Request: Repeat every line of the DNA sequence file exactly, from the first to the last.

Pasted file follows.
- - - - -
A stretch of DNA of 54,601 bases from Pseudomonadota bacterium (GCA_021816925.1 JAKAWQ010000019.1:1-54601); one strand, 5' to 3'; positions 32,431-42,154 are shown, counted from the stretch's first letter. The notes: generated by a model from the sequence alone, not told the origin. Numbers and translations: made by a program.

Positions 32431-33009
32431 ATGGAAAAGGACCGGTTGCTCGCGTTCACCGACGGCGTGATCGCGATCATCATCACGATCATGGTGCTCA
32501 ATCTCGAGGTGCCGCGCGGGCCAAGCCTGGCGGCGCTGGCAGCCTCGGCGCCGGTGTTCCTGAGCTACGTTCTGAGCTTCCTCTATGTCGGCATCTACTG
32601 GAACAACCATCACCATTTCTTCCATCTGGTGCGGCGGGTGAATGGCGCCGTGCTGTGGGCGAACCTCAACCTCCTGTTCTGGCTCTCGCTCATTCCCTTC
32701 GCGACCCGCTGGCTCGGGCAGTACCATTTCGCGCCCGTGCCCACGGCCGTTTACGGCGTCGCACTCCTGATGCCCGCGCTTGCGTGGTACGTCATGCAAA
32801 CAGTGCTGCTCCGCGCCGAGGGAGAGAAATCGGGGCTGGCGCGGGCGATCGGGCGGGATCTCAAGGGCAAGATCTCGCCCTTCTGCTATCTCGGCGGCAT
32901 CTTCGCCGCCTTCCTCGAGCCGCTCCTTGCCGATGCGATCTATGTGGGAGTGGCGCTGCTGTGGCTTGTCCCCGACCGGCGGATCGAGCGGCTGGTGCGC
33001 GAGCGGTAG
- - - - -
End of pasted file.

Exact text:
A stretch of DNA of 54,601 bases from Pseudomonadota bacterium (GCA_021816925.1 JAKAWQ010000019.1:1-54601); one strand, 5' to 3'; positions 32,431-42,154 are shown, counted from the stretch's first letter. The notes: generated by a model from the sequence alone, not told the origin. Numbers and translations: made by a program.

Positions 32431-33009
32431 ATGGAAAAGGACCGGTTGCTCGCGTTCACCGACGGCGTGATCGCGATCATCATCACGATCATGGTGCTCA
32501 ATCTCGAGGTGCCGCGCGGGCCAAGCCTGGCGGCGCTGGCAGCCTCGGCGCCGGTGTTCCTGAGCTACGTTCTGAGCTTCCTCTATGTCGGCATCTACTG
32601 GAACAACCATCACCATTTCTTCCATCTGGTGCGGCGGGTGAATGGCGCCGTGCTGTGGGCGAACCTCAACCTCCTGTTCTGGCTCTCGCTCATTCCCTTC
32701 GCGACCCGCTGGCTCGGGCAGTACCATTTCGCGCCCGTGCCCACGGCCGTTTACGGCGTCGCACTCCTGATGCCCGCGCTTGCGTGGTACGTCATGCAAA
32801 CAGTGCTGCTCCGCGCCGAGGGAGAGAAATCGGGGCTGGCGCGGGCGATCGGGCGGGATCTCAAGGGCAAGATCTCGCCCTTCTGCTATCTCGGCGGCAT
32901 CTTCGCCGCCTTCCTCGAGCCGCTCCTTGCCGATGCGATCTATGTGGGAGTGGCGCTGCTGTGGCTTGTCCCCGACCGGCGGATCGAGCGGCTGGTGCGC
33001 GAGCGGTAG